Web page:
We acknowledge a number of important limitations in this study. This was a retrospective study, and therefore the accuracy of the recorded data relied on the completeness of the medical records. Factors such as the timing of follow-up examinations could not be standardized owing to the study’s retrospective nature. In dogs for which there was an extended period between follow-up examinations, the exact timing of resolution of neurologic signs could not be determined. This may have led to both over- and underestimation of the time to resolution of such signs. Similarly, neurologic signs reported at the time of last follow-up may have been related to other neurologic or non-neurologic disorders (eg, meningitis or osteoarthritis) separate from PANS. The description of neurologic signs experienced by dogs in the present study relied on the clinician’s interpretation and what was recorded in the medical record. It is possible that some dogs may have experienced neurologic signs that were not witnessed or that dogs experienced other more subtle neurologic signs that were not recognized or recorded. This may have resulted in underreporting of neurologic signs. The timing of onset of PANS may have been affected by failure to recognize earlier, more subtle neurologic signs. We did not report the time of resolution of PANS that had resolved by the time of hospital discharge, and we did not have information regarding the first occurrence of seizure activity after discharge. We also did not have information regarding the frequency of seizure activity other than at the time of owner questionnaire completion. Similarly, the accuracy of timing of the development of new neurologic signs depended on the frequency of follow-up examinations and the owners’ ability to recall when signs commenced. Information regarding follow-up confirmation of complete shunt closure and the absence of multiple acquired shunts by means of imaging (eg, abdominal ultrasonography or scintigraphy) and biochemical testing (eg, pre- and postprandial bile acid concentrations) was not recorded and likely would not have been standardized on the basis of the multi-institutional nature of the study. Furthermore, owners of dogs that had PANS may have been reluctant to perform additional diagnostic testing, and such testing may not have been ethically indicated unless results would directly impact therapeutic decision-making. However, this created the possibility that neurologic signs present in the long-term could have been related to reoccurrence or persistence of hepatic encephalopathy because of persistent or acquired shunting. For dogs for which the owner could not be contacted and the referring veterinarian or contributing surgeon provided the necessary follow-up information, we did not have information regarding the number that were receiving medical management apart from antiseizure medication. Nine institutions were included in this study, and therefore treatment of PANS, including administration of antiseizure medication at the time of onset and in the long-term, was not standardized. Factors that may have influenced a decision to euthanize a dog, such as the owner’s willingness to continue treatment and provide care for a dog with persistent neurologic signs and the clinician’s perception of the prognosis for neurologic recovery in the long-term, could not be controlled in this study. Owner QOL assessments were obtained by means of a previously published, non-validated, health-related QOL questionnaire.26 In some cases in the present study, owners were contacted by telephone to complete the QOL questionnaire, and we recognize that this means of communication, versus email, could have influenced the responses provided. In situations when the owner could not be contacted, the primary veterinarian was contacted to provide information related to the final outcome on the basis of information recorded in the medical record. Furthermore, in situations where the primary veterinarian could not be contacted, the contributing surgeon had to provide the information on the basis of available records. Serum concentrations of glucose, ammonia, and electrolytes at the time PANS occurred were not reported in this study as they were not available for all dogs and were obtained from multiple diagnostic laboratories with different reference ranges.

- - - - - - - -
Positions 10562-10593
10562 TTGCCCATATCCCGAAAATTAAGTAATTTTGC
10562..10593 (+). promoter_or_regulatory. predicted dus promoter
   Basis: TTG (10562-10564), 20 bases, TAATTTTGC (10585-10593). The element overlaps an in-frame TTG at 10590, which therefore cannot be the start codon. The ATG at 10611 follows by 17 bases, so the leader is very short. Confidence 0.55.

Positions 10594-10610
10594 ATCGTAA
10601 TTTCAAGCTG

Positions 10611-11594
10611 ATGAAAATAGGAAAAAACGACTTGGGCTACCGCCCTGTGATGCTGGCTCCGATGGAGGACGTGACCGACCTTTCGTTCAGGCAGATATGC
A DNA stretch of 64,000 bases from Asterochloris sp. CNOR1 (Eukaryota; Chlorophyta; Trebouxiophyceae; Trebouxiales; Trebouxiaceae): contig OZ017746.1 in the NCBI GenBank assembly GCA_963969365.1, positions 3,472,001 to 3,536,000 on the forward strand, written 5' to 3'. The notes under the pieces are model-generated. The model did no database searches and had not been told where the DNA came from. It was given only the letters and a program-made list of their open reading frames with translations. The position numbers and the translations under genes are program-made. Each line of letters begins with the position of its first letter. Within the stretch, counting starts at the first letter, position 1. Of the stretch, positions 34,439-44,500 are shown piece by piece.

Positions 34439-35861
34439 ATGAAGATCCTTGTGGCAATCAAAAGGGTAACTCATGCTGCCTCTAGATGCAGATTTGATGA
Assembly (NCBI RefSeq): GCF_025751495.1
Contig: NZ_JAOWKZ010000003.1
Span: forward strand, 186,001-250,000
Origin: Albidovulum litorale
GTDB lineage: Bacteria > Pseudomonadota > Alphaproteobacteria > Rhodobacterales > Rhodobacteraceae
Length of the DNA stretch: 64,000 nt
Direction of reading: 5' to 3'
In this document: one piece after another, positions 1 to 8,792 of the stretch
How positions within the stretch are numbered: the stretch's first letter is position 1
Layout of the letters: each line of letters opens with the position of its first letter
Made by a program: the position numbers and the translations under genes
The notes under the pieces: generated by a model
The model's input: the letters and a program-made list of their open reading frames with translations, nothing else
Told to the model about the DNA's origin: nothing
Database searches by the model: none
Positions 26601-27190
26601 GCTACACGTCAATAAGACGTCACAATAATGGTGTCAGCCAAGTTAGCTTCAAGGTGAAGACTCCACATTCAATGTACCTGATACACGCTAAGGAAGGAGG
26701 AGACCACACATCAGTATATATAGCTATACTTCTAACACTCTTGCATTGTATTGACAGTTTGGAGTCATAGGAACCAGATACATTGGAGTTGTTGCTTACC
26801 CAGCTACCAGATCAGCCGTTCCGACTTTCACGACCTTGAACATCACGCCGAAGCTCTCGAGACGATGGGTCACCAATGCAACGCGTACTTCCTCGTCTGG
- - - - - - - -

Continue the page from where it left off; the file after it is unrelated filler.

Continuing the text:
Results of this study may provide valuable prognostic information for owners of dogs with PANS that survive > 30 days after surgery. Our findings highlighted that survival times of > 6 months and a high QOL can be achieved in most dogs with PANS that survive at least 30 days. Most neurologic signs resolved within 1 month postoperatively; however, vision loss was frequently permanent or persisted longer. Half (15/30) of all dogs with PAS had a reoccurrence of seizures. On the basis of this frequency of continued seizure activity, close monitoring of such dogs is warranted.